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Auto Insurance Q&A – When Should I Add a Second Driver to My Car Insurance?

In our most recent Q&A post we talked about how to add a second driver to your car insurance plan. We touched briefly on when this should be done – namely, when someone else regularly uses your car – but we thought we should get into this in a little more detail, as this is an important consideration for auto insurance coverage and the rates you pay.

The Basic Definition of a Secondary Driver

A secondary driver is someone who uses the car on a fairly regular basis, but is not the main or primary driver, or the person who uses the car the most. This could also be referred to as an occasional driver. If someone uses your car on a regular basis, you need to add them to your plan.

This in and of itself is pretty self explanatory, but let’s get into more of the details around this and some common questions that come up around this topic.

Your household, your car insurance and secondary drivers in Ontario

In Ontario, the individual drivers that comprise your household are, generally speaking, automatically added to your car insurance plan as occasional drivers. This makes sense, as often people in the same household do use each other’s cars occasionally. And this kind of occasional, every so often use requires that the driver be included on the policy.

If you’re in a situation where this is not the case, you could exclude this driver that lives with you with a driver endorsement form 28A. It is very important to note however that by doing so, if this driver were to use your car at some point in the future, they would not be insured. So don’t forget if you go ahead with this!

As secondary drivers do affect insurance premiums (you can learn more about that in this post), you may want to consider this if this driver would negatively influence your rates, say if they are high risk, as all drivers on a plan are taken into consideration by insurers when setting rates (but of course, it’s the primary driver that is weighted the most heavily). So if you know with absolutely certainty that the young driver you have at home will NEVER use your car, this could be a way to get cheaper rates.

Discuss this decision with your broker or provider to ensure that you are making the right choice for your situation. You never want to put anyone in a situation where they would not be covered when behind the wheel.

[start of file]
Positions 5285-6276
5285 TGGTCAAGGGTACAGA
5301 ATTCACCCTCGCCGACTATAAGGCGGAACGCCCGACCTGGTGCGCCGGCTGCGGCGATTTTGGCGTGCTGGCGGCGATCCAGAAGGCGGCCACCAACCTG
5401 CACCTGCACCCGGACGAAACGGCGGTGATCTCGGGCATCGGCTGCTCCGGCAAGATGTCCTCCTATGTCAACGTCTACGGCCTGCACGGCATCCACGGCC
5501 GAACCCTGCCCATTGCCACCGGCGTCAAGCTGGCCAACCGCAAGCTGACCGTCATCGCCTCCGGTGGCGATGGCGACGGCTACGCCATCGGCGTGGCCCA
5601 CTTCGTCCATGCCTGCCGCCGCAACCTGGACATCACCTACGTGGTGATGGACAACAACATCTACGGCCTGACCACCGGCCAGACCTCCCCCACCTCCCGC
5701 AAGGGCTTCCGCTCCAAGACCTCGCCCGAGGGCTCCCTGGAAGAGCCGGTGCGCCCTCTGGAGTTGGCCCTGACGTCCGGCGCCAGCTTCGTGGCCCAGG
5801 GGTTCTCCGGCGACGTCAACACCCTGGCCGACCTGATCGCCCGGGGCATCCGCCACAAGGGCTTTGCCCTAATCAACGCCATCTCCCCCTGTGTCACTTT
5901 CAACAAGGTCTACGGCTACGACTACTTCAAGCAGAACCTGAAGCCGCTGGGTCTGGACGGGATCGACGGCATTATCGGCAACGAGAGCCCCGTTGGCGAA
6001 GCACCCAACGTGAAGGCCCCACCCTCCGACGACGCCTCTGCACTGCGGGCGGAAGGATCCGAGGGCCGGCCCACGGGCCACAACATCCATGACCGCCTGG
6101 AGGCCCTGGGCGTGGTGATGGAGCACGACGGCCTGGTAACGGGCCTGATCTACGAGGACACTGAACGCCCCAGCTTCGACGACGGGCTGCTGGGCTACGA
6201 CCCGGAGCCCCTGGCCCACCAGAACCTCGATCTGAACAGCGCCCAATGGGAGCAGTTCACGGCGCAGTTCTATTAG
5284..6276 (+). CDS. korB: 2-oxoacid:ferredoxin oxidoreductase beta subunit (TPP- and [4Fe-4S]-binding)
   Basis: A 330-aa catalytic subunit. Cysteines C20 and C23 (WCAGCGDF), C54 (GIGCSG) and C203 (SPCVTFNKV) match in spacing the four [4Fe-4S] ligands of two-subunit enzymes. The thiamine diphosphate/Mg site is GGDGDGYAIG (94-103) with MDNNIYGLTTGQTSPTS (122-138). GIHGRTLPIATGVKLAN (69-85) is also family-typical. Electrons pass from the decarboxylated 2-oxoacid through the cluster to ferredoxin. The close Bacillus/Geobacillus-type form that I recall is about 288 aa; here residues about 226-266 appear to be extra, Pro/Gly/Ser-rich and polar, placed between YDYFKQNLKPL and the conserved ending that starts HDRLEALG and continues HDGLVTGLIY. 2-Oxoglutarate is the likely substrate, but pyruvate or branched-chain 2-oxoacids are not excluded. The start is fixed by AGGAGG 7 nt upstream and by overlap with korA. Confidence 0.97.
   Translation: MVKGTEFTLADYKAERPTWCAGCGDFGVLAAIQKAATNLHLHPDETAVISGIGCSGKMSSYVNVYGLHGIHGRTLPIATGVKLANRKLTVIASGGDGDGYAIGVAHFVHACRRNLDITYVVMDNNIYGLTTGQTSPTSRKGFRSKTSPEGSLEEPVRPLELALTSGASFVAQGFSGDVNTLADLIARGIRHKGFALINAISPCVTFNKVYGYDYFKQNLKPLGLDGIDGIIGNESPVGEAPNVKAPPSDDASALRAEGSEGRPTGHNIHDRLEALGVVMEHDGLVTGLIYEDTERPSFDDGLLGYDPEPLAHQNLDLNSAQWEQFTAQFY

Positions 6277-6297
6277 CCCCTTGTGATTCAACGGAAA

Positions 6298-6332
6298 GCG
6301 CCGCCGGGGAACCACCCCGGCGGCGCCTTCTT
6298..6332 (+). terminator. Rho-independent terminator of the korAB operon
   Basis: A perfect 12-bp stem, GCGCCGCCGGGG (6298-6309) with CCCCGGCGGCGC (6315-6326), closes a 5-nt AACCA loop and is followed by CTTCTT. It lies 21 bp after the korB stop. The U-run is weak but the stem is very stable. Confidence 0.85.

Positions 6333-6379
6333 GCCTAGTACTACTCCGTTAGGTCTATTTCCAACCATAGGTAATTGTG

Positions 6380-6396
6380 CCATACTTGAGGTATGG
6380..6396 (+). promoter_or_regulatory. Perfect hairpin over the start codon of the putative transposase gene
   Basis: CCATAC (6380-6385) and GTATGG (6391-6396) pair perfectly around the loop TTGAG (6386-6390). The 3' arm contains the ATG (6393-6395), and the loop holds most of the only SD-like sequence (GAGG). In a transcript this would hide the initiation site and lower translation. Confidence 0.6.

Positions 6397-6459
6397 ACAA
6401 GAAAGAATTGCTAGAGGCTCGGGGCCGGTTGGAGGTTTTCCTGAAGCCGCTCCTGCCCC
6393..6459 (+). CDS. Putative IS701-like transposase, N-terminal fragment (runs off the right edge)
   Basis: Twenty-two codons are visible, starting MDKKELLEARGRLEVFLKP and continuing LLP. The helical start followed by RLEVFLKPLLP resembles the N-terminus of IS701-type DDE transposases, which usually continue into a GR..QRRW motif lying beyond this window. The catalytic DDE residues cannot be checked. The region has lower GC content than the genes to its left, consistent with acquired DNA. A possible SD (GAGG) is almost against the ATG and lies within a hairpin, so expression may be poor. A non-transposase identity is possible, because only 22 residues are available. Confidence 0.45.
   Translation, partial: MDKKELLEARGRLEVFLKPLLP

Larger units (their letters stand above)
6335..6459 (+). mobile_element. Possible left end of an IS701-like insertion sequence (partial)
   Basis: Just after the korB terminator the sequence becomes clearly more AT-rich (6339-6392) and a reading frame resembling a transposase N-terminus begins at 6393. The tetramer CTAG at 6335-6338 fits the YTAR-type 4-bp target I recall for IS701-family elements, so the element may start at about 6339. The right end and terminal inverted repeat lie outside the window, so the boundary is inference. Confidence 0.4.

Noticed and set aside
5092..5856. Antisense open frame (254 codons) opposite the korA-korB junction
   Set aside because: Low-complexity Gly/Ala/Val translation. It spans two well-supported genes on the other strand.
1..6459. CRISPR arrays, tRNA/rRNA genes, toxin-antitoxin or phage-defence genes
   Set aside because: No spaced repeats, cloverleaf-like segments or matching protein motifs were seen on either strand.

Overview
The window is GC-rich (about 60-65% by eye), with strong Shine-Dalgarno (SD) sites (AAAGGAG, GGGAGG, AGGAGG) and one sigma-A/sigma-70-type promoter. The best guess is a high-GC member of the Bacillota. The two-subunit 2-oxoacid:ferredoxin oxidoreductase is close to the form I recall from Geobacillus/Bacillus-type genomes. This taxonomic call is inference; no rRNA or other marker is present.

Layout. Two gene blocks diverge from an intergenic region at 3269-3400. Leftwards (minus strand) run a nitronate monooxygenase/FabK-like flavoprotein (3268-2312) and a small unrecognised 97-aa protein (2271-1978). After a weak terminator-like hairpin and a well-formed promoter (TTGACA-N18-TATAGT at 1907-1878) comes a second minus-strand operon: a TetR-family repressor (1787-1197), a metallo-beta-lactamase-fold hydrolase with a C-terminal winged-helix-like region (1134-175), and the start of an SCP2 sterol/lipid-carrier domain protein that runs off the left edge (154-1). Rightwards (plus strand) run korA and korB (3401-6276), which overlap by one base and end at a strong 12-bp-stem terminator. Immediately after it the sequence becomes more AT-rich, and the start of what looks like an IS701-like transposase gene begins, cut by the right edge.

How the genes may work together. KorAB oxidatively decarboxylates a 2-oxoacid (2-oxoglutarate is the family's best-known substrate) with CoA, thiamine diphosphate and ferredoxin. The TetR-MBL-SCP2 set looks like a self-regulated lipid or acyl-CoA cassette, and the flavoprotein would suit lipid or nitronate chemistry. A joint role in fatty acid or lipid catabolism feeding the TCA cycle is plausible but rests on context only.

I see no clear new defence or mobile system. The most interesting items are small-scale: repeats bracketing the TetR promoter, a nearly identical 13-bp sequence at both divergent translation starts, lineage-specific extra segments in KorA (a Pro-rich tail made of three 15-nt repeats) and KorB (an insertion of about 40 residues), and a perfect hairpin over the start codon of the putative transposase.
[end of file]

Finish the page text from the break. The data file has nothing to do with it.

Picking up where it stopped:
Ownership and when two people own one car

Generally speaking, ownership does not tie into primary and secondary drivers. So the principle driver does not have to own their vehicle, and a vehicle’s owner does not need to be listed as an occasional driver if they never drive the car.

And as we’ve talked about here, 2 people can both be listed as owners of a car. So it’s up to you to let your insurance provider know who is the primary driver and who should be listed as a secondary or occasional driver (whether it’s the other owner or not).  

How about someone that borrows my car?

Let’s say you have a family member come to visit from out of town and they want to borrow your car. Or your friend’s car breaks down and they’d like to borrow yours to get to an important appointment.

It is very common to have questions about this type of vehicle usage. The use is occasional, but it is not regular. This person would be an incidental driver, and they do not need to be added to your policy. However, if you’re unsure or if you think that the usage may be bordering on regular, ask your insurer. Better to take the time to inform yourself, than run the risk of someone using your car uninsured.

Tell the truth

If the secondary driver you should be adding to your plan based on the above will greatly impact your car insurance rates in a negative way (say if they are a young driver or a high risk driver), don’t consider simply not adding them to get cheaper insurance.

It can be tempting when you’re looking for the best insurance rates possible to skimp on details, but it’s absolutely critical to be honest and transparent with your broker or insurance provider. If you’re untruthful and something happens, say a car accident, and the information you provided about your insurance coverage comes into question, the repercussions could potentially be very serious, such as a denial of coverage for the incident in question, or a high risk flag on your profile that could haunt you long term.

Rather than trying to skirt the truth to save money, work with a broker that is knowledgable about how insurance works in Ontario and about opportunities to get better rates and is willing to take the time needed to understand your needs.

And don’t wait to do so

If things have changed in your situation since your last renewal, say your teen now has a full G2 driver’s licence and borrows your car from time to time, don’t wait until your renewal to let your insurance provider know. It is your responsibility to let your insurer know about any changes and ensure that your loved ones are properly protected when out on the road.

Need to add a secondary driver now that you have read the above? Click here to learn more about how to do that.

At Insurance Buddy we’re all about helping you find cheap insurance, on the straight and narrow. Reach out to someone from our team to find out how we can help. Or click here to get a no obligation online quote for car insurance now.

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This post is intended to provide general information for educational purposes only and is not meant to cover all terms, conditions and exclusions that are found in different insurance policies. If there is any inconsistency between this information and the definitions in your policy, it is your policy that governs. The use of the information in this post is at your discretion.


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